Still, this obviously makes things more difficult to reset these penalties, as we have no idea what this virus’s spread is going to look like through the rest of the summer and early fall. Starting the season without finishing it is certainly a scenario on the table. Getting back to my original point, however, it doesn’t matter. Let’s go through both scenarios very quickly. In the first, the season either starts and then stops or just doesn’t get started at all. In this scenario, the penalties obviously do not reset, which is a bummer. Like I said, this was the team’s goal and it would not be great to go through the trouble of trading the franchise’s best player in decades without even meeting the goal of the deal, or at least one of them.

But in terms of what it means for the immediate future? It means basically nothing. If they do not finish the season, which would mean the league did not get its playoff revenue, there is not going to be money spent this offseason. This is a reality we need to start getting used to now. Between the lack of revenue and the lack of motivation for owners to appease its players after the contentious negotiations from the spring, there is just no way teams are going to spend money. That includes the Red Sox. If there is no full 60-game season this summer, the Red Sox are not going over the $210 million payroll mark whether they get penalized for it or not. Teams just aren’t going to significantly boost their payroll.

That, I think, is obvious. But that would just mean to root extra hard for a season to get completed, right? Well, I don’t think so! Think about everything we heard from the league side during the negotiations, what we think we know about the world in the immediate future, and what we know about the relationship between players and owners. Even if there is a season, there is probably not going to be fans in the stands for most of it, if at all, no matter how much owners pout about it. Even if there are fans, it will be probably around 25 percent of capacity.

All of that is to say owners already have this built-in excuse about the lack of revenue. Putting aside that most of us know that teams have diversified their revenue streams enough that they can more than survive without in-park money coming in, the dialogue from that side about how they are going to lose a ton of money without fans was not just a plea for public opinion. It was setting us up for the coming offseason. Free agency spending has been going down for the last few years now. That trend certainly isn’t going to reverse itself amid a pandemic after a shortened season with (probably) no fans. Throw in some pettiness following the negotiations from the spring, there’s just no way there’s going to be a robust free agent market this winter. So, for the Red Sox, they may make a decent signing or two, but A) it will be much less than that player would have gotten last winter or the winter before, and B) it will probably be combined with the unloading of money elsewhere from someone like J.D. Martinez.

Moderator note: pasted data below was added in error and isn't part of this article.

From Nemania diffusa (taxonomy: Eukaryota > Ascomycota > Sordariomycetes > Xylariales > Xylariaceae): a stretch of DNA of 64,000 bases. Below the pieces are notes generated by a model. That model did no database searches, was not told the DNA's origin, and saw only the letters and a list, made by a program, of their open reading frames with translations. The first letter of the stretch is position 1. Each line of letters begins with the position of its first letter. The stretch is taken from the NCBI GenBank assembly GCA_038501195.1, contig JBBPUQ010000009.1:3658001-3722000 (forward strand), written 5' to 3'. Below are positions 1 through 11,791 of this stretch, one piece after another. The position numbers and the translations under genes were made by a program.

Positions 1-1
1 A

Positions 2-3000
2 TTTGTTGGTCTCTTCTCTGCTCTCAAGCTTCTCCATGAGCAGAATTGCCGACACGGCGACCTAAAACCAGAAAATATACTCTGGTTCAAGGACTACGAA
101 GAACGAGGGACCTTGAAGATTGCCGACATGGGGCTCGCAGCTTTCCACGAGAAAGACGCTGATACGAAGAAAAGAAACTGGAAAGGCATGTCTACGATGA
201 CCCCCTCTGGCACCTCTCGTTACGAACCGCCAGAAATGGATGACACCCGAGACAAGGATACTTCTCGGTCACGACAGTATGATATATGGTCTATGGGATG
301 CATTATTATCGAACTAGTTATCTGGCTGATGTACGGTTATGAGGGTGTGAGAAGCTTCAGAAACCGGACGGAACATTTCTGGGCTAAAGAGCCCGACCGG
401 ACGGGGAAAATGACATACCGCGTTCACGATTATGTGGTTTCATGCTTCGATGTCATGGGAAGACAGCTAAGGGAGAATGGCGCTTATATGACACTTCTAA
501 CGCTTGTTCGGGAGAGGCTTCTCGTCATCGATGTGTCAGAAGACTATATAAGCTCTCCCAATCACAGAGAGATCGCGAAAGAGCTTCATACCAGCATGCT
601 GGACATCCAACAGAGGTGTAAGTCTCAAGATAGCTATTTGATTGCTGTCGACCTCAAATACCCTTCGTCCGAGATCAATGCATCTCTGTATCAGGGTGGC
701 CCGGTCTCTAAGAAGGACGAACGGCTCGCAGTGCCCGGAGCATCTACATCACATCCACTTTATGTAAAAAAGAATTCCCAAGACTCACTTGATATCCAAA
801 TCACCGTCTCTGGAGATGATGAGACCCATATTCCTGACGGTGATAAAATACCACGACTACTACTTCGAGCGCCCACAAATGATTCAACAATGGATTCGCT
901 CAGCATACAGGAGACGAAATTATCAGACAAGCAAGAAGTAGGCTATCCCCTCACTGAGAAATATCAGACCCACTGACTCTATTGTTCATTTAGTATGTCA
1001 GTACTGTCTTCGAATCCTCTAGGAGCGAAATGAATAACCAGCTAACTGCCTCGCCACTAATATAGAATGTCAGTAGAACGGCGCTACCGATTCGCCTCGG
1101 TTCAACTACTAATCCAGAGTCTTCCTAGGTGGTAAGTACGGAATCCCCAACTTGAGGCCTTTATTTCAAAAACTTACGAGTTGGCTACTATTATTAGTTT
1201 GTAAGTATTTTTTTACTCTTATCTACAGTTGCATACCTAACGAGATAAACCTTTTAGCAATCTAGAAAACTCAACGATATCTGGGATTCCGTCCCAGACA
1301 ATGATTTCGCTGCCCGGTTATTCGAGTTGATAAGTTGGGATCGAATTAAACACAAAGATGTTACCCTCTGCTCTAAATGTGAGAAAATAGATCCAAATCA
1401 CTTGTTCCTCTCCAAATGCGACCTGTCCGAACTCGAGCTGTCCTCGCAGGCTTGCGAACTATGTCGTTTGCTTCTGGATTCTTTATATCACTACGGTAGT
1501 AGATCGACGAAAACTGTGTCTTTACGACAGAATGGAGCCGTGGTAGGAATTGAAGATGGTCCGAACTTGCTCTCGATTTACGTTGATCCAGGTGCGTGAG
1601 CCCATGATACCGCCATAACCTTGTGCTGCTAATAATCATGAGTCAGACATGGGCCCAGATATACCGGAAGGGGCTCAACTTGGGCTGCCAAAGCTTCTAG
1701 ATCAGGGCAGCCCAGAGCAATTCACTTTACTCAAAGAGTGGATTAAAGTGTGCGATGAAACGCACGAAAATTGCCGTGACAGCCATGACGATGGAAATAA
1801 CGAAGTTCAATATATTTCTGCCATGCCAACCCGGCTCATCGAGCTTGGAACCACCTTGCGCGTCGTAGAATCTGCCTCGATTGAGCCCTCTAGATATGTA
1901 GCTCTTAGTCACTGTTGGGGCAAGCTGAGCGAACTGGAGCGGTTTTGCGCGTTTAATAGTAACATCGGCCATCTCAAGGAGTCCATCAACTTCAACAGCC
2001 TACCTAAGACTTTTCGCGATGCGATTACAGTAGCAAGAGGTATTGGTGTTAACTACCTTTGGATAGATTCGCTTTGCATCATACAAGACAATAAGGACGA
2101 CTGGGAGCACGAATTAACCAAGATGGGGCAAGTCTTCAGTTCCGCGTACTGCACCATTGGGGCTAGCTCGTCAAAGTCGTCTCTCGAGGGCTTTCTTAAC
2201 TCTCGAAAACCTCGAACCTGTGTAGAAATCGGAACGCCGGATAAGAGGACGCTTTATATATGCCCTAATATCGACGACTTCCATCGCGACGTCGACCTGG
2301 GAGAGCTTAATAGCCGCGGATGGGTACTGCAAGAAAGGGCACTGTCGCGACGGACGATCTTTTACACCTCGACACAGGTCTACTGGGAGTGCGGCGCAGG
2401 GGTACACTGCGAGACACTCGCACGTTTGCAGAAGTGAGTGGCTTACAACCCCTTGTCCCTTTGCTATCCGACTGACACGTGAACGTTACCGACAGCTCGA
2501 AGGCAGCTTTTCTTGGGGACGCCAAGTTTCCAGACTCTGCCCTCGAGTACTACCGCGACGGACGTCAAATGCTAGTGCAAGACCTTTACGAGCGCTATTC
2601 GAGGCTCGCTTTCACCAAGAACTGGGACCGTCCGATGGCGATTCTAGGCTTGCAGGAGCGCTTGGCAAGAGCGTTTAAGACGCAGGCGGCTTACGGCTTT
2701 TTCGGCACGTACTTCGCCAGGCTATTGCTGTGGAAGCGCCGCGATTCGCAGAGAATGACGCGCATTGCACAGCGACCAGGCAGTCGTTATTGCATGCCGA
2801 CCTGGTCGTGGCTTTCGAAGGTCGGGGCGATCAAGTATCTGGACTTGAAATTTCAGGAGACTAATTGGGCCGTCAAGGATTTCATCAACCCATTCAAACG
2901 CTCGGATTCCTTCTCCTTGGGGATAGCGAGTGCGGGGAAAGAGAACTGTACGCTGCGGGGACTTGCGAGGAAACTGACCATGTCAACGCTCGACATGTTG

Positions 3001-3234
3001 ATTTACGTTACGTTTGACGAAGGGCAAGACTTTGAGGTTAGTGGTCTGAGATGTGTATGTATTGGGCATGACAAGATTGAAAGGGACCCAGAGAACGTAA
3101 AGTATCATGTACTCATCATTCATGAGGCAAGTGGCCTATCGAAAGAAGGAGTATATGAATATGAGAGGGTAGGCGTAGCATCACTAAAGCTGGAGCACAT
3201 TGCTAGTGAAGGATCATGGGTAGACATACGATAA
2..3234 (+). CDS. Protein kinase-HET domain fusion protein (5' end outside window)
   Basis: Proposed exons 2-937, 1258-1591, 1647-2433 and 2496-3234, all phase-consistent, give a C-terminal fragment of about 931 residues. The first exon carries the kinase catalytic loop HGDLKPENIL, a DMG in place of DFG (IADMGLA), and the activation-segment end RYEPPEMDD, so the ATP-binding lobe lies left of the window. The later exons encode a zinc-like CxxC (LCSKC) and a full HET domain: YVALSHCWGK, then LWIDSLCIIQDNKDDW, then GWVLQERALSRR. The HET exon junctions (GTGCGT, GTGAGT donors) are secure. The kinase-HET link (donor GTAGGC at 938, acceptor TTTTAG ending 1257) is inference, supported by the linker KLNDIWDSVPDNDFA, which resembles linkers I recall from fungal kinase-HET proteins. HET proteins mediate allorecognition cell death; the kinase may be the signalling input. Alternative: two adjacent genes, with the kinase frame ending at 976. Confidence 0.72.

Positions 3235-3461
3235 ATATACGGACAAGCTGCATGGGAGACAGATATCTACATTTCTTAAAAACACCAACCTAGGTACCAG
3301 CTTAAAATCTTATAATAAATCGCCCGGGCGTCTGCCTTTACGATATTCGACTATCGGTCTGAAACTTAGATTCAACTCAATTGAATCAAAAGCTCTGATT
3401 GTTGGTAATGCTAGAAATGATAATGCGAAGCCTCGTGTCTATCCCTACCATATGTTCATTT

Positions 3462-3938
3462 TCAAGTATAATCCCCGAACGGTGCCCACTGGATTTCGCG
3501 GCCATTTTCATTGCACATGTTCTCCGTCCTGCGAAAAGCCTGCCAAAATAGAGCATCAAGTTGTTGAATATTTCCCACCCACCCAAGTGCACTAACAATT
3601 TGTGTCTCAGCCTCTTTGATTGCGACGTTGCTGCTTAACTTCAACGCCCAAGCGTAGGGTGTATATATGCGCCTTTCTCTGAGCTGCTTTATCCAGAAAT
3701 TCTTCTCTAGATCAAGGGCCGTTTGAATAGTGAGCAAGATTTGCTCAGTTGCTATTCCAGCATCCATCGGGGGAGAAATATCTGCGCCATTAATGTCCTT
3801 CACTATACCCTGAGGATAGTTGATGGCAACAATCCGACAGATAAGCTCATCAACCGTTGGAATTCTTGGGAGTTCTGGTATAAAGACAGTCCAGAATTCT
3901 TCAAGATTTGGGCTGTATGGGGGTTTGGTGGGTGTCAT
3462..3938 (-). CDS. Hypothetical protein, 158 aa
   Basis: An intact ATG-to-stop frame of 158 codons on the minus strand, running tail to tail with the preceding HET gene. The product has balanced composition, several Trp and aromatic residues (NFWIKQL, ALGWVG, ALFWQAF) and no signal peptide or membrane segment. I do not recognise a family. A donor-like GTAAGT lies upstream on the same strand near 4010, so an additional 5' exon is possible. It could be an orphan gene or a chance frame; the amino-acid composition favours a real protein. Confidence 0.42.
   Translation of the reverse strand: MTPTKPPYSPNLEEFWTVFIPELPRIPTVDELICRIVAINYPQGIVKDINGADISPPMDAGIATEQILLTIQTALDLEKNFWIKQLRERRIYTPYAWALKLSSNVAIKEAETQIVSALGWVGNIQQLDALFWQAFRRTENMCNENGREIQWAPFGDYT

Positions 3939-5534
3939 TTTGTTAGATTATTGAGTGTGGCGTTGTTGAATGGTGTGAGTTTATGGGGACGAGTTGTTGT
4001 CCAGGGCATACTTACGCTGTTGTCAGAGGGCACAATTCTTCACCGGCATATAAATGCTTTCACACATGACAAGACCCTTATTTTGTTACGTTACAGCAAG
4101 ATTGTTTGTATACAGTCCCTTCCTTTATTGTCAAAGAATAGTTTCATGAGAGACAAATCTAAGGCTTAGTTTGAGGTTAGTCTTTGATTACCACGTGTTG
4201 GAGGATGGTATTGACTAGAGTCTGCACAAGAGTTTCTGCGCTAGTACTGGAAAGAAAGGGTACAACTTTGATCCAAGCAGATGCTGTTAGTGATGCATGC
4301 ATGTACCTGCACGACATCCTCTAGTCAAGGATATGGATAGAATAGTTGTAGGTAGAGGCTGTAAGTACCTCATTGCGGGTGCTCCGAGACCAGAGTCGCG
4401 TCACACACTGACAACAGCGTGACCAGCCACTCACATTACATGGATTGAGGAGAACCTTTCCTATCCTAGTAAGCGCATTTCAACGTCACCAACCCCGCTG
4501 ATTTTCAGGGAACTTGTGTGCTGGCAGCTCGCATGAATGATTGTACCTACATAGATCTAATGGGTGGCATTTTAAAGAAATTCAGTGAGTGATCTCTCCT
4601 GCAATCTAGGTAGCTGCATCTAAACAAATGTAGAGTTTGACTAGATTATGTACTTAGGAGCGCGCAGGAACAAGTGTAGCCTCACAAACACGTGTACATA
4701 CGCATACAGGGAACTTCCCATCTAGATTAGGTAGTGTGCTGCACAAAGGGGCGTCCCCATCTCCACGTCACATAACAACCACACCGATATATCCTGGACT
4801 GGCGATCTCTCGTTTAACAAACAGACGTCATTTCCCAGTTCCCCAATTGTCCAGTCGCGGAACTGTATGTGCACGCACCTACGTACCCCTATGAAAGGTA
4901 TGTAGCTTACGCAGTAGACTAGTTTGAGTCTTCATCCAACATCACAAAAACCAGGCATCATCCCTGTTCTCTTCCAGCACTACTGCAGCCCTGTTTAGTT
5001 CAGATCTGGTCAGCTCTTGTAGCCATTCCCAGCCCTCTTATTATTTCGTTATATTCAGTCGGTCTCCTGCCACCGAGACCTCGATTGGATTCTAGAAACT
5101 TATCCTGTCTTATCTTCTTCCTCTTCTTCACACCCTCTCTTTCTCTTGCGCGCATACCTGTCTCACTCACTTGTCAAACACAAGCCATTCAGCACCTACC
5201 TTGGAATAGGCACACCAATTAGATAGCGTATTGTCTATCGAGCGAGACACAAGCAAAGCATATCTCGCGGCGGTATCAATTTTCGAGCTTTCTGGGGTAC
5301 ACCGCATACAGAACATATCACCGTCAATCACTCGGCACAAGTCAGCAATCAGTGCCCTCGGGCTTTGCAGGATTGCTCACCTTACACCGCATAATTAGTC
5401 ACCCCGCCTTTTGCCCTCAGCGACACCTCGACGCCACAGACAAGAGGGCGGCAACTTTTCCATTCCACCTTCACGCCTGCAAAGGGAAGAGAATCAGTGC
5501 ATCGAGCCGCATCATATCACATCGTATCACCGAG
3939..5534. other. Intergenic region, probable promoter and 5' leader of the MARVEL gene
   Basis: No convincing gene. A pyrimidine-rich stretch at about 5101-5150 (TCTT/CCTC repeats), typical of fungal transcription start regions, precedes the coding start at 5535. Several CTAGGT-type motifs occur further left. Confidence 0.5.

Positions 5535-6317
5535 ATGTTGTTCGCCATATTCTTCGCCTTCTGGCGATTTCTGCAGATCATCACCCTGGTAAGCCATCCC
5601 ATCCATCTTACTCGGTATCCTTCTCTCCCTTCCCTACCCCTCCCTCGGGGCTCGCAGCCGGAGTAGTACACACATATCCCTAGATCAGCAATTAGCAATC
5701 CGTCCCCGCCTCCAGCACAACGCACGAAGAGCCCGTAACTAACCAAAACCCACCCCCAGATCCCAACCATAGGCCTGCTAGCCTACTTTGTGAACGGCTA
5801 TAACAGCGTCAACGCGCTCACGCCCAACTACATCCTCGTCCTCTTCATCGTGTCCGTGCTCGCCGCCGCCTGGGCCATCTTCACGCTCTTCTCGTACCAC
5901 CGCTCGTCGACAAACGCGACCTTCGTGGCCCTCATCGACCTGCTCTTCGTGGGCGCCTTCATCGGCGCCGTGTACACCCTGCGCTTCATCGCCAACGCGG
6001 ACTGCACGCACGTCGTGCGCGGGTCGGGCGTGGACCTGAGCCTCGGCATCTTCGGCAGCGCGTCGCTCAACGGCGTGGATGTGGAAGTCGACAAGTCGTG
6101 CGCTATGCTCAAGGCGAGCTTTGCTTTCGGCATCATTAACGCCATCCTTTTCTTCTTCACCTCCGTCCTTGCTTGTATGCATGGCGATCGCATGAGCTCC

None of this is really designed to be a dig at the Red Sox specifically. I certainly think they can always afford to be big spenders even after a season like this one, but they are part of a market that exists beyond just them. And that market is going to be undeniably smaller this winter whether a full season happens or not. So, yes, I’m sure the Red Sox would like the luxury tax penalties to reset themselves and I suppose from our vantage point it’s better that they get reset than not. It’s just pretty clear to me looking at the words of the owners during the negotiations about their revenue streams combined with recent history of spending that this coming winter’s spending is going to be low enough that the Red Sox are not going to be spending enough money that luxury tax penalties matter at the end of the day.